The Metropolitan Police are considering whether to reopen the News of the World phone hacking case after the New York Times claimed it had new evidence about the scale of the practice at the paper. Speaking on the Today programme earlier, Assistant Commissioner John Yates said "we will be considering it and consulting with the Crown Prosecution Service".
Back in 2007, the former NotW Royal correspondent Clive Goodman and private detective Glenn Mulcaire were jailed for accessing the private voicemails of eight people; it is now coming to light that the Met had lists of, in the words of a CPS file seen by the Guardian, "a vast number of unique voicemail numbers belonging to high-profile individuals (politicians, celebrities) [who] have been identified as being accessed without authority". Questions are being asked of the police why they did not expand their enquiry to include these people, which could have brought other NotW journalists into the investigation. The NYT article says phone hacking was widely practiced at the paper and that the then editor Andy Coulson - now David Cameron's Director of Communications - was aware of it (Coulson denies any knowledge).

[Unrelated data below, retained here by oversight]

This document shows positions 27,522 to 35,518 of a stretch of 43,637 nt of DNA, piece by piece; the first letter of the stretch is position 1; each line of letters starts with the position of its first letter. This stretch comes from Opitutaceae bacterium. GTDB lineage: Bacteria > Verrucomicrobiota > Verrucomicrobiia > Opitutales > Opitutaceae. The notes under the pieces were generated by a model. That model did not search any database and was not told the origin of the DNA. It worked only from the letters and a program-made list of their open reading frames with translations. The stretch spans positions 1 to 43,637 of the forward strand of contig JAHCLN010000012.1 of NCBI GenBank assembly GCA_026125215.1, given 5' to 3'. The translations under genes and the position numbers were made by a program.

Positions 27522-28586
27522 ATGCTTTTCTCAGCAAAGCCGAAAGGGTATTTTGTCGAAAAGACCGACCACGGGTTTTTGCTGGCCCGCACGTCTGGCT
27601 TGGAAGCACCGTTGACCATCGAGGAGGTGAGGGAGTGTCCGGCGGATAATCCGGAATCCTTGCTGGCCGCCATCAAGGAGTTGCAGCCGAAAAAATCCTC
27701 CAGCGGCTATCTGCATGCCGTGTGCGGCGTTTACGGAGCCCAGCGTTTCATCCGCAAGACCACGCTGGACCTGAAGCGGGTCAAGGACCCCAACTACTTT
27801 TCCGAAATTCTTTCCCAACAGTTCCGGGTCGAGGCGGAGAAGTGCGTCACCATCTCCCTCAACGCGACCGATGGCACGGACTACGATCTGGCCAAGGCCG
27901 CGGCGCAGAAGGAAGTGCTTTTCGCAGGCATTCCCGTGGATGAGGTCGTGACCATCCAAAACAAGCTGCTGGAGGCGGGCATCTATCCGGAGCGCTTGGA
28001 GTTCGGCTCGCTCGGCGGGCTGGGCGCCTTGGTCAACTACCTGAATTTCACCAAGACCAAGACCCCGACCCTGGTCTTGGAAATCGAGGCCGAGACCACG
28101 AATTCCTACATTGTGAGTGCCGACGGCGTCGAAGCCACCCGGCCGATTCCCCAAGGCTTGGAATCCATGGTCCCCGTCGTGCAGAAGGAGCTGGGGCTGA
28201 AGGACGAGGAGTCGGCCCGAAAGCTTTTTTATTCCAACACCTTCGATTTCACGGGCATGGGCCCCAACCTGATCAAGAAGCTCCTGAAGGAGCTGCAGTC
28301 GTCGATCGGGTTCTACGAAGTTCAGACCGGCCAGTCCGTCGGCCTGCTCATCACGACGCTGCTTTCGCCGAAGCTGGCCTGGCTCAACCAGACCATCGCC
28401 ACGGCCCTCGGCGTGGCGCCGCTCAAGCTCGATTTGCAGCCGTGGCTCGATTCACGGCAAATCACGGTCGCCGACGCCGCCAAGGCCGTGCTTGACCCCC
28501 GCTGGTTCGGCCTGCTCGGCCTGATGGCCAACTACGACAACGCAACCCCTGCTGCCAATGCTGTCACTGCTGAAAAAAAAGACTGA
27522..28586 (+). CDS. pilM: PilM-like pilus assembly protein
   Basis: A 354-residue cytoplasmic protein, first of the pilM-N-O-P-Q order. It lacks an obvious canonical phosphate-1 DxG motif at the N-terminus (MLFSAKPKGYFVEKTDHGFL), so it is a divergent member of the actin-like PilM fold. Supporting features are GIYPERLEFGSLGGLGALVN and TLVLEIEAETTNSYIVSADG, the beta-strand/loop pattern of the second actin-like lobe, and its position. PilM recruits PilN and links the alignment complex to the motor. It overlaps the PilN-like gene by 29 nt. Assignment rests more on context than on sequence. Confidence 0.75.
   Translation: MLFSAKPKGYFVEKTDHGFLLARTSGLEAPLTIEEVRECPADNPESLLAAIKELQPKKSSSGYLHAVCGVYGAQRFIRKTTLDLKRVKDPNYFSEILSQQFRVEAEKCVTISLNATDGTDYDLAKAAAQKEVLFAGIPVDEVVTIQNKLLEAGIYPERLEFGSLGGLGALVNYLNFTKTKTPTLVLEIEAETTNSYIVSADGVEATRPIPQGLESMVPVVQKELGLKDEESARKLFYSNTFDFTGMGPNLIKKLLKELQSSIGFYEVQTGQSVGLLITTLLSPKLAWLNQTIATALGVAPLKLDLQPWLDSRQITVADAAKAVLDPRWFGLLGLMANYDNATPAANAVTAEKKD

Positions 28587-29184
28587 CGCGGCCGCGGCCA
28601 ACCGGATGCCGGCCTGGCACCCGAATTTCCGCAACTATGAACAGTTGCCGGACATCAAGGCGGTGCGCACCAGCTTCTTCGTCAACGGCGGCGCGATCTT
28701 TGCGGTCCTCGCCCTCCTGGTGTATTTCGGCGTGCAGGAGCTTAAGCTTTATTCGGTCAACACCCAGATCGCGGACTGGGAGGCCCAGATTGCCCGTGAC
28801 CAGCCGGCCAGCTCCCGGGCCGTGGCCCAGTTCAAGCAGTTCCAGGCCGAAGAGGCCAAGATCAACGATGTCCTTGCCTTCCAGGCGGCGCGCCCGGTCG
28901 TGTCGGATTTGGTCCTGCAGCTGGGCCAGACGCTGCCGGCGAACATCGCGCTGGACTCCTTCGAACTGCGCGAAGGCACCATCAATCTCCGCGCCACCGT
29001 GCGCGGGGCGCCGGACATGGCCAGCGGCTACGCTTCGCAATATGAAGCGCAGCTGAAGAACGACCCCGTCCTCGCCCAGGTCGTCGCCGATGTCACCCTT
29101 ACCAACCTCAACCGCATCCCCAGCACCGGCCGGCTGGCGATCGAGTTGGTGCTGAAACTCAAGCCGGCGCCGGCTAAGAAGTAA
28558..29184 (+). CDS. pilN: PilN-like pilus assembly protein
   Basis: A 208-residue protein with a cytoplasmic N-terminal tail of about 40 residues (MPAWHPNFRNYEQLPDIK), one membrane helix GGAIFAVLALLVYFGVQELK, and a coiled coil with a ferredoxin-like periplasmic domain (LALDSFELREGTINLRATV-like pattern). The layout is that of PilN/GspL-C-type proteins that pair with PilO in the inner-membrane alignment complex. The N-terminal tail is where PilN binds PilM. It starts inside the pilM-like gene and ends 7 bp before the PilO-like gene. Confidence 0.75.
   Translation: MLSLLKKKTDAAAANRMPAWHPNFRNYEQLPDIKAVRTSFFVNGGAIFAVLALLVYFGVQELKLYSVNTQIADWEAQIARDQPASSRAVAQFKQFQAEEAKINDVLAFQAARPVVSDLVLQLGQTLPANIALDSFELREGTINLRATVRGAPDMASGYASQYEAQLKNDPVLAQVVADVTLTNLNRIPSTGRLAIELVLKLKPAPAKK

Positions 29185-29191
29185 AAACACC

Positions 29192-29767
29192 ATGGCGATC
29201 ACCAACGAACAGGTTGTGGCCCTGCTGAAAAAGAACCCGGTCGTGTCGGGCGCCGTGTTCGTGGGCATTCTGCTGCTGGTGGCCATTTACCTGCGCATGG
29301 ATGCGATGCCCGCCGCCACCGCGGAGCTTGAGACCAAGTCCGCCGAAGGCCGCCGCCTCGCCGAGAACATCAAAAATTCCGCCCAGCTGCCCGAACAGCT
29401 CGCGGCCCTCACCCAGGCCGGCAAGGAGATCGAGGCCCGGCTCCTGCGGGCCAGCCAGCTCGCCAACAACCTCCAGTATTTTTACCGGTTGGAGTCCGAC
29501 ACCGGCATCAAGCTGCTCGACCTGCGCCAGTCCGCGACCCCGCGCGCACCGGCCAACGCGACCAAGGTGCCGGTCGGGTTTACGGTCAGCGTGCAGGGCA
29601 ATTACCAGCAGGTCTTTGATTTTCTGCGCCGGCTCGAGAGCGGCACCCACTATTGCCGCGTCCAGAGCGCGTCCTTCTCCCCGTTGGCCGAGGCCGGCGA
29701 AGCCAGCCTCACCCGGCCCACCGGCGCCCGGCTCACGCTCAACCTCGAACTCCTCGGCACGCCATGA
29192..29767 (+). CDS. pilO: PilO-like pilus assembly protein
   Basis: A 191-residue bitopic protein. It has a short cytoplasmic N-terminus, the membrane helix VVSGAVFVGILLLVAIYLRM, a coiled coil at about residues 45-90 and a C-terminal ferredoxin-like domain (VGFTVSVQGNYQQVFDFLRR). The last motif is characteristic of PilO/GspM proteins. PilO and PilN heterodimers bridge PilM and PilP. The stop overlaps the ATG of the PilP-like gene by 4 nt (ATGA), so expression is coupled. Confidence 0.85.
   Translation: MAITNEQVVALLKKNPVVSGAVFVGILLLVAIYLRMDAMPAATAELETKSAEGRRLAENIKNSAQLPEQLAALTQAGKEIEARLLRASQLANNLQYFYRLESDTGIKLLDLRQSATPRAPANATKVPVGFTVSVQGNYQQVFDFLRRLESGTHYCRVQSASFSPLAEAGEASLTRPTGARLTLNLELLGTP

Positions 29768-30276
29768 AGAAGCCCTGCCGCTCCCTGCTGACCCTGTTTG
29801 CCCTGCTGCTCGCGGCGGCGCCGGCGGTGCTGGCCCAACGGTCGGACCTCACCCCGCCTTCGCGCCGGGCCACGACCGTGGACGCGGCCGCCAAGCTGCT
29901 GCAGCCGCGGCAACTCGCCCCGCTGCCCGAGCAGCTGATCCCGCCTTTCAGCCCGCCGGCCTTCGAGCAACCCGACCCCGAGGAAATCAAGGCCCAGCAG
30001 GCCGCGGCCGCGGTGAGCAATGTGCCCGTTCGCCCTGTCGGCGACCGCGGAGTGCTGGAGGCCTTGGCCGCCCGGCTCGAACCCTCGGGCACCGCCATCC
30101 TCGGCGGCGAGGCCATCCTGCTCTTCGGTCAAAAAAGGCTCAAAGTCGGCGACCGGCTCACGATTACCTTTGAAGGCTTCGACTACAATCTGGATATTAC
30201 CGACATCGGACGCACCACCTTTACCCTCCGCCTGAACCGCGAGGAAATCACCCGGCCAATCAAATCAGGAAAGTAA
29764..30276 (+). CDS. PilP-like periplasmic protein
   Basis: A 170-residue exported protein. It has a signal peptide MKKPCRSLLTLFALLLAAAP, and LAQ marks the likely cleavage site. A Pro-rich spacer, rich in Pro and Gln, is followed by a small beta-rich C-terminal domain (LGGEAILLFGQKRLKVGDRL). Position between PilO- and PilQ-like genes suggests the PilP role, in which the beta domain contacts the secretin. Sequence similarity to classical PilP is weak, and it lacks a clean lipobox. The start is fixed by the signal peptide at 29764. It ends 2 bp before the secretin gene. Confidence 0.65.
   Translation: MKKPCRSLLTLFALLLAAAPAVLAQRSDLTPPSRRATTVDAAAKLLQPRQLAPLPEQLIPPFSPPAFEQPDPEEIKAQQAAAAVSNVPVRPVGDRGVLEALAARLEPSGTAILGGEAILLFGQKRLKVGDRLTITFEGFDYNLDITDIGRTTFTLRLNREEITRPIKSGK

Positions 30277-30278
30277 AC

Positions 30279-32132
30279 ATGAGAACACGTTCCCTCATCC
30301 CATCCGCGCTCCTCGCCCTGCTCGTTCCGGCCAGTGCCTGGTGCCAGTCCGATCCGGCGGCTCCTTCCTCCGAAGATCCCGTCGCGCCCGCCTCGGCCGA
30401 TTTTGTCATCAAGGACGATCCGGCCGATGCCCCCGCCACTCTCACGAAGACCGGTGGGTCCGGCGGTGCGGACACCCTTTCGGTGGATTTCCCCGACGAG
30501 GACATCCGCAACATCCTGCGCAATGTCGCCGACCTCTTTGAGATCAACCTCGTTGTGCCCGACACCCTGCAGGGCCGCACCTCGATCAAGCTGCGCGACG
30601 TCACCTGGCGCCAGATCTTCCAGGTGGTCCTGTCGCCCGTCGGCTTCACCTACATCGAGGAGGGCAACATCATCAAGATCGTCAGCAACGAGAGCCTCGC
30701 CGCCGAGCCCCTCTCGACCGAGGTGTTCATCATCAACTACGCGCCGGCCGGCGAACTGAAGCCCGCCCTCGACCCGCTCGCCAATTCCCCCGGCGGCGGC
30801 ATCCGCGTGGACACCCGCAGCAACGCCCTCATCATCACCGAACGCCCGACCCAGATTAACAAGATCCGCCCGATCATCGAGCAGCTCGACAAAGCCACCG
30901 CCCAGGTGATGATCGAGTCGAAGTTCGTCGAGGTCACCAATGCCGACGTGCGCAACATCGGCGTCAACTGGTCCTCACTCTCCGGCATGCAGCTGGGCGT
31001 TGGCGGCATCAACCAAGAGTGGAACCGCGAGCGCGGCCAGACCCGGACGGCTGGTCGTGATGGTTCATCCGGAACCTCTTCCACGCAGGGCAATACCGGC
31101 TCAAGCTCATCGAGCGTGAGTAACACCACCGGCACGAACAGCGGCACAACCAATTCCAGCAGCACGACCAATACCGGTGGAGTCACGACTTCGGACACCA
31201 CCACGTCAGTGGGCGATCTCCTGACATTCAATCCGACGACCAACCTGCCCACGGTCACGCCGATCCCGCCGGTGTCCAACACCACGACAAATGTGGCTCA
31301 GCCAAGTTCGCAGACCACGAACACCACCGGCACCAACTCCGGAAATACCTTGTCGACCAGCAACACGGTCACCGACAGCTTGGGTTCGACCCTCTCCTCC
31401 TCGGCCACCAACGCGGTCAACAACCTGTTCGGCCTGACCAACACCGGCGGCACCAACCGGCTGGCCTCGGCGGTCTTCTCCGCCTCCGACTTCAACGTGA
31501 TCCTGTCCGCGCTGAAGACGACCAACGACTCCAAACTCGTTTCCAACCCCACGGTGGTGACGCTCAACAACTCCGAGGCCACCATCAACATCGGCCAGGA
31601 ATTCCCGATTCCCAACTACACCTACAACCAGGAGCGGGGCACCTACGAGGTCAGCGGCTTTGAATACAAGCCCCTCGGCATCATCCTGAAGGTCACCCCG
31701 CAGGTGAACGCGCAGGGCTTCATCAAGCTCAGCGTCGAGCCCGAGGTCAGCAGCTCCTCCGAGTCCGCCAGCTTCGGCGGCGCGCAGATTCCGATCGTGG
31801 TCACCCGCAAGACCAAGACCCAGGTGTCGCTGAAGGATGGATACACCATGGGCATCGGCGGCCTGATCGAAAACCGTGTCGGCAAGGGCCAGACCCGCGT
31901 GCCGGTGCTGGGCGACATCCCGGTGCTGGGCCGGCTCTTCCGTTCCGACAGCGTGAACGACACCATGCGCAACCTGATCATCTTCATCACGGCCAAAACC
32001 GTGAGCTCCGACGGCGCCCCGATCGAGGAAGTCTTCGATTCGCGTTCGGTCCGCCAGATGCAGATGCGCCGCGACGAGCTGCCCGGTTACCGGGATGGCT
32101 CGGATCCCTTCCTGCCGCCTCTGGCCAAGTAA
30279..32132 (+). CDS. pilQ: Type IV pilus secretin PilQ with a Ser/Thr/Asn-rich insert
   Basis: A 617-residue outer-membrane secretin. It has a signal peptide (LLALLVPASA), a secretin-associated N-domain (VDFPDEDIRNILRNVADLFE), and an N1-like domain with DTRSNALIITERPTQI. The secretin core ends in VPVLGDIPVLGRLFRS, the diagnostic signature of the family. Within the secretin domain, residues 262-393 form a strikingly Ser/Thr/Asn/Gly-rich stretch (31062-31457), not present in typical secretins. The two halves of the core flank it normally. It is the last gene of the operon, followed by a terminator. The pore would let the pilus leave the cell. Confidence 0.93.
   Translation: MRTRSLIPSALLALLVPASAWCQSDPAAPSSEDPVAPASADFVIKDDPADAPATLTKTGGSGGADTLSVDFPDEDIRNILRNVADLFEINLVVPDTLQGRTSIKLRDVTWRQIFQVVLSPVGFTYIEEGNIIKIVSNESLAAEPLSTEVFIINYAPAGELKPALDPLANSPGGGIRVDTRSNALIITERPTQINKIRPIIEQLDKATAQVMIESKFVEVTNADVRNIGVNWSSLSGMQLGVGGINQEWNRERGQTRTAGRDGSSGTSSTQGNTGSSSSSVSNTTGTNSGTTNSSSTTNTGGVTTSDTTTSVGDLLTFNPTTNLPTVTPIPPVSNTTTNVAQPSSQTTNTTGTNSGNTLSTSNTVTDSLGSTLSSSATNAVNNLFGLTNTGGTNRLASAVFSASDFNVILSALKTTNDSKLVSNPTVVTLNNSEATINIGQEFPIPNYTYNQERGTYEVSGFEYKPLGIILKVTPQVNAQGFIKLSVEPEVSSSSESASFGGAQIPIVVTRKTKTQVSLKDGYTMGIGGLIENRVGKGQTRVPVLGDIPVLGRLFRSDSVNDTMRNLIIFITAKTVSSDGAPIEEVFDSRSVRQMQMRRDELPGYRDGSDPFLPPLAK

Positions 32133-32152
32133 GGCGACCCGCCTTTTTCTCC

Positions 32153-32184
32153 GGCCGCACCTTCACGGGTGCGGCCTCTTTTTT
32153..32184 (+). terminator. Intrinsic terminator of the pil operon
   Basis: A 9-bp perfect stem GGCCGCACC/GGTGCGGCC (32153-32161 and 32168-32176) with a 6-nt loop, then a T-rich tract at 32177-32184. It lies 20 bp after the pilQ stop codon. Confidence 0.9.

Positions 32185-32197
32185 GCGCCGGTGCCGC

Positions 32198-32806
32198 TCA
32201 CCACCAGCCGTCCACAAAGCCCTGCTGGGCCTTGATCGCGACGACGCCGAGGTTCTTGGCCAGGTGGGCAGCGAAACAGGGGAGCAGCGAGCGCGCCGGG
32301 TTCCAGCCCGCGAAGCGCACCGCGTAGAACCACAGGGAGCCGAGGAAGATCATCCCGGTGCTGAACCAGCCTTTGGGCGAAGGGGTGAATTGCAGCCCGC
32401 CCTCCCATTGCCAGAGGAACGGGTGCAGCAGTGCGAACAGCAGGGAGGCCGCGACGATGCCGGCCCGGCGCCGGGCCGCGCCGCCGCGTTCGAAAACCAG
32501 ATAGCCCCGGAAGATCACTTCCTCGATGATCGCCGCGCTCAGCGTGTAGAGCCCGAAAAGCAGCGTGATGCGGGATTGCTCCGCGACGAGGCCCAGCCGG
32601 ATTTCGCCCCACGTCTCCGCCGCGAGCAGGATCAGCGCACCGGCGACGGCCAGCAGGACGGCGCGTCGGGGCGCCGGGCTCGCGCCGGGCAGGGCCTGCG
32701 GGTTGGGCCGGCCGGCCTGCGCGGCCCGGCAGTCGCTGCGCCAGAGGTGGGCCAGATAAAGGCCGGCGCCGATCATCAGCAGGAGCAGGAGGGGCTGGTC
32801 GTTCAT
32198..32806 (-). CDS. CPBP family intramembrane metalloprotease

The NYT also implies that the Met's "symbiotic relationship with News of the World" affected their willingness to fully investigate the case, something Yates refuted this morning. The Guardian - one of the few papers to fully report the story from the outset - has a comprehensive list of issues any independent inquiry into the Met's handling of the case will want to look at.